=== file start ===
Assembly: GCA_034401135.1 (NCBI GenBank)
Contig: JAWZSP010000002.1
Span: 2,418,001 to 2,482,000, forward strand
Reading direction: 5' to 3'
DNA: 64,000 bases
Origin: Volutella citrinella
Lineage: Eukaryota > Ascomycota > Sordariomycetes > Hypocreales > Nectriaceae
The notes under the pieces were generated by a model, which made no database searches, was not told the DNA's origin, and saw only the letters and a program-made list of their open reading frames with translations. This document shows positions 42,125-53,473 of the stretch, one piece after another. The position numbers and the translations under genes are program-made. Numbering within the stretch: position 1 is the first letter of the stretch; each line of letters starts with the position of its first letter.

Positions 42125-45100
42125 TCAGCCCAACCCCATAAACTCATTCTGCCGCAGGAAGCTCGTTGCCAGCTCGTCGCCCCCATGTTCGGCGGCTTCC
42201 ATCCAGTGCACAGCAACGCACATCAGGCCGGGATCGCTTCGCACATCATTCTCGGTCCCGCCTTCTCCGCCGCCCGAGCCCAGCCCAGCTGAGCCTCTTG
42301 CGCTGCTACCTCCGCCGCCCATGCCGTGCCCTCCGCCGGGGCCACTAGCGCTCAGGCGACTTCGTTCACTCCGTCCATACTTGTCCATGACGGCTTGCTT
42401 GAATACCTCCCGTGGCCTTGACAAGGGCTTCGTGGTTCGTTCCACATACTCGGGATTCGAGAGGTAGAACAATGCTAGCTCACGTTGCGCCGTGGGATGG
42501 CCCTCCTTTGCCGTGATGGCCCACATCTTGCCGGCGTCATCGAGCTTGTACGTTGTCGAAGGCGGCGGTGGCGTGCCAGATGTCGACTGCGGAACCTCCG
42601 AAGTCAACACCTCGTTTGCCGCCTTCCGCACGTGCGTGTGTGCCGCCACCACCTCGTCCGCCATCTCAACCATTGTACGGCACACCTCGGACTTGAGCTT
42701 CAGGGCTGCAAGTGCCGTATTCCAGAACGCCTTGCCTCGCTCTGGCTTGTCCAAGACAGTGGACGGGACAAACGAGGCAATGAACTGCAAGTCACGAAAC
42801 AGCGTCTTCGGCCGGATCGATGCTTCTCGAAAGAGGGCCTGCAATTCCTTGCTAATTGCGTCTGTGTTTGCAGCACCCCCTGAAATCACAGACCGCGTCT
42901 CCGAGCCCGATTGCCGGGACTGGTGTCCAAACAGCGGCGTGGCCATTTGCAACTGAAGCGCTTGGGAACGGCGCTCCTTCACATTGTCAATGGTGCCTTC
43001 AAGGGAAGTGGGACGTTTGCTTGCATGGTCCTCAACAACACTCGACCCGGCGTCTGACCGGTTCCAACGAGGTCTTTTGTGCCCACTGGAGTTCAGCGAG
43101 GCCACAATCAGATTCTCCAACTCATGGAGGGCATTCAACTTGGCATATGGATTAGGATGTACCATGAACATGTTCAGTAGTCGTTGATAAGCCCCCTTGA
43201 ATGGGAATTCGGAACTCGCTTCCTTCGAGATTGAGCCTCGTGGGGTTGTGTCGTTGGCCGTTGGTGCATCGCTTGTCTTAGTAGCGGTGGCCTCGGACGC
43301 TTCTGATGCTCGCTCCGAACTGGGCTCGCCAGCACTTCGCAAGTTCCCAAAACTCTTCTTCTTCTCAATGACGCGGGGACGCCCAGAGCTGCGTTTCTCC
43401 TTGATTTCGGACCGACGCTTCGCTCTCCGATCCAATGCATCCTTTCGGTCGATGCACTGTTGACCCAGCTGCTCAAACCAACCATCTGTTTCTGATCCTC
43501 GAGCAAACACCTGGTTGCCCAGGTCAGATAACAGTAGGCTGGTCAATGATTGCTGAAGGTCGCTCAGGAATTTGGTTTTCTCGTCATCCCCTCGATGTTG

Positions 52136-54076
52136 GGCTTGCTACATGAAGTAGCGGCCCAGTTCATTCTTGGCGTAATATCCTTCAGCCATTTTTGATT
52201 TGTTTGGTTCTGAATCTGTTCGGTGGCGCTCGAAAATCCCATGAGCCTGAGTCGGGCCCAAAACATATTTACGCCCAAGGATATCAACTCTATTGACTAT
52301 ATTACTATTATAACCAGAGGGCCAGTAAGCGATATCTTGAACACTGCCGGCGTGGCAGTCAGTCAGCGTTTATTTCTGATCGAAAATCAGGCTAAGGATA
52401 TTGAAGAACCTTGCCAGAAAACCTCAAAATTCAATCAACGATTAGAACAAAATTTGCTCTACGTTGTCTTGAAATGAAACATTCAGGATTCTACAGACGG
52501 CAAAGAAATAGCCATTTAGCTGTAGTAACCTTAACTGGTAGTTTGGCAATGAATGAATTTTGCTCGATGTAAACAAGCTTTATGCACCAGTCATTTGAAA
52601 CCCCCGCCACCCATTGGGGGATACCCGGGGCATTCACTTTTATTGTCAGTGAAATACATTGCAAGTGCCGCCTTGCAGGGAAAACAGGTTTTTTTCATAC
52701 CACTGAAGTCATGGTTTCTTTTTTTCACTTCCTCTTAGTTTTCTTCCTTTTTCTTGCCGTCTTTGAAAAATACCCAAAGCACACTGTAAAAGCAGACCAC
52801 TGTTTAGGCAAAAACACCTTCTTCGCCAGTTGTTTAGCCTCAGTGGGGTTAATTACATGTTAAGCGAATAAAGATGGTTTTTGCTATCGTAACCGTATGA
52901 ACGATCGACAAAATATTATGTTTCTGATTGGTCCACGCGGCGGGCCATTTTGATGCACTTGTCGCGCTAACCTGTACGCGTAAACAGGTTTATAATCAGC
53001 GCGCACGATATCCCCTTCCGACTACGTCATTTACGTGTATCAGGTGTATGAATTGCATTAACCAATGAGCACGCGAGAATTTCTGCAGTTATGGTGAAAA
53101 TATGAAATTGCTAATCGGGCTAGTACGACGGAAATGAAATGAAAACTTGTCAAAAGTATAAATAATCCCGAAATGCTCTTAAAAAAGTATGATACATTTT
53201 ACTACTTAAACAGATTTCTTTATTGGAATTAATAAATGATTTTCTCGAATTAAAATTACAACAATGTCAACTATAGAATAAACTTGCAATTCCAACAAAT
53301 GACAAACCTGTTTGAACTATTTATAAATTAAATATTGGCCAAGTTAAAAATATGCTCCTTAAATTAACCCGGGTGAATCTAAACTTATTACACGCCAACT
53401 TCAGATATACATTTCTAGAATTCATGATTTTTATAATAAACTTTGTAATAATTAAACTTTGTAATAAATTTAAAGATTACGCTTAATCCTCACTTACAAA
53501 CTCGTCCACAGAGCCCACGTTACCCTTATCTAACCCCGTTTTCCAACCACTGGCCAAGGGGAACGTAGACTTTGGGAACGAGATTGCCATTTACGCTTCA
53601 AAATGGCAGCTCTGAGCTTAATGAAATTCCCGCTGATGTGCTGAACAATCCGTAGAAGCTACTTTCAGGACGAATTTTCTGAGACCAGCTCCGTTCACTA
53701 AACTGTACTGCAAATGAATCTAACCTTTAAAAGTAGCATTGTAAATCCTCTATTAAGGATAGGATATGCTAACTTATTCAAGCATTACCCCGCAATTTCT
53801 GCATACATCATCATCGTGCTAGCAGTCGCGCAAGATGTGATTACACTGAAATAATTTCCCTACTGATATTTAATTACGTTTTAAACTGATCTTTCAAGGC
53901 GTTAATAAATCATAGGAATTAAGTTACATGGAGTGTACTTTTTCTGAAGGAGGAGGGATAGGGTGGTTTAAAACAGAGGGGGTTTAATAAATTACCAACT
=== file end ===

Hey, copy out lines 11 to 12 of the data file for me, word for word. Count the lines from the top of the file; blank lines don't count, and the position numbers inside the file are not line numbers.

42201 ATCCAGTGCACAGCAACGCACATCAGGCCGGGATCGCTTCGCACATCATTCTCGGTCCCGCCTTCTCCGCCGCCCGAGCCCAGCCCAGCTGAGCCTCTTG
42301 CGCTGCTACCTCCGCCGCCCATGCCGTGCCCTCCGCCGGGGCCACTAGCGCTCAGGCGACTTCGTTCACTCCGTCCATACTTGTCCATGACGGCTTGCTT